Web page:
No. 124, March 19, 2020
Hello Revelator readers,
The world got a lot scarier this week, but we're still here to bring you stories of environmental successes, emerging problems and wild inspiration.
Let's get to that inspiration right away: We've compiled a list of a
dozen amazing wildlife and nature livestreams to help you beat the COVID-19 self-isolation blues and keep you connected to what matters.
And here's a fantastic developing story: An innovative project in California aims to bring down not one, not two, but
81 dams in the Cleveland National Forest. This will help endangered steelhead and
transform the region's watershed.
We wonder if activities like hunting and fishing will be curtailed by the pandemic, but in the meantime, important new research reveals that recreational fishing has a much bigger impact than previously realized,
especially for ocean species.
Other new research points to an emerging threat to conservation: fear of nature, or "biophobia." It's a symptom of humanity's disconnection from the natural world —
but there are also solutions.
Subscriber bonus: The Wild 5
Here are five more stories we're watching this week.
1. Concerns about COVID-19 have prompted a
partial shutdown of national parks, but many remain
open and crowded.
2. Increasing environmental stress could lead the world's most vital ecosystems — like the Amazon rainforest and Caribbean coral reefs —
to collapse in only decades, a new study finds.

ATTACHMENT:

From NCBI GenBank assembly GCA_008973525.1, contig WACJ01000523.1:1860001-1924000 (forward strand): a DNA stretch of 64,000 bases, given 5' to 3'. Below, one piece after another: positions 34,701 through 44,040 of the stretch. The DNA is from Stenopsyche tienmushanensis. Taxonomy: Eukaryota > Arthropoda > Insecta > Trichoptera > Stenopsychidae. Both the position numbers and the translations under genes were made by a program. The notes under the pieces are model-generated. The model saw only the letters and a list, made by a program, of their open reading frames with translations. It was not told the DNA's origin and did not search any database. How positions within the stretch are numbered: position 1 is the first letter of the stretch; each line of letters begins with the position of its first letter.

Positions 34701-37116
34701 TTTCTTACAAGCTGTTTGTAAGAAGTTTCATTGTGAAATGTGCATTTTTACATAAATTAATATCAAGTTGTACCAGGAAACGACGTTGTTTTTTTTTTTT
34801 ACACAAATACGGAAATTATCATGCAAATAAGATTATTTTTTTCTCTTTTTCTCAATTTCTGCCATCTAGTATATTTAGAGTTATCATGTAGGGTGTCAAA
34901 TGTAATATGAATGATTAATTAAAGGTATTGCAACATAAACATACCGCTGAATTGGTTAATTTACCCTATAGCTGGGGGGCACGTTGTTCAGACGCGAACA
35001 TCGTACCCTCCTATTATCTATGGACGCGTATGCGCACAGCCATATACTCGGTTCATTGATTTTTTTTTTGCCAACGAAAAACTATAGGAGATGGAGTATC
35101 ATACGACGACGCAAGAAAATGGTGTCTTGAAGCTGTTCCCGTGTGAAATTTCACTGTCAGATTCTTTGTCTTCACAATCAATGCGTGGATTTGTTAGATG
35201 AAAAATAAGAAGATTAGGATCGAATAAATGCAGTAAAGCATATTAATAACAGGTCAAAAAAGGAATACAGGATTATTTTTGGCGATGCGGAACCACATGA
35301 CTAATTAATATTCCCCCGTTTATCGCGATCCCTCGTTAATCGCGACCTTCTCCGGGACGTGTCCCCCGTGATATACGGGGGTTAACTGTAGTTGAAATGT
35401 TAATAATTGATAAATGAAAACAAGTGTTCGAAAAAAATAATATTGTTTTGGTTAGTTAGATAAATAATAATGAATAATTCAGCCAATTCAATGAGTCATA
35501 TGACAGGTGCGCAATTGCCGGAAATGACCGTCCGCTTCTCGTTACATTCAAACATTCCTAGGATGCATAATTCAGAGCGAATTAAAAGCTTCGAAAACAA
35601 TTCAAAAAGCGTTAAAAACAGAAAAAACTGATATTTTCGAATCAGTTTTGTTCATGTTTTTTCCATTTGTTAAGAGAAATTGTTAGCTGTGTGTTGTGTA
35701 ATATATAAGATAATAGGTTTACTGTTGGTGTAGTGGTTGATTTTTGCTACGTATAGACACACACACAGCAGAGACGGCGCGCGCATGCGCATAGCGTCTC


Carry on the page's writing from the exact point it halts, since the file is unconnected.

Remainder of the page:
3. Democrats pushed back against a potential Trump administration plan to use the coronavirus health crisis to bail out the
struggling oil and gas industry.
biggest source of new electric generating capacity last year was solar, which beat out both wind and natural gas — although the solar industry now anticipates that the
coronavirus could disrupt projects in the months ahead.
5. A warm winter has started
rousing bears early from hibernation — sparking worries about increased conflicts with humans if the bears find food scarce at this time of year.
In case you missed it:
People looking for ways to help monarch butterflies may be putting them in
even more danger.
What should we cover next?
Our stories rely on insight from experts and readers around the world, especially in these troubling times. How has the coronavirus affected things in your work, your life or your community's wild spaces? We want to hear from you, so please drop us a line
We're got some important reporting about biodiversity issues coming up, including a look at virus-related issues and a roadmap to help freshwater species.
Look for our latest links in next Thursday's newsletter — or follow us on
Facebook for the headlines as they go live.
As always, thank you for reading — and stay safe.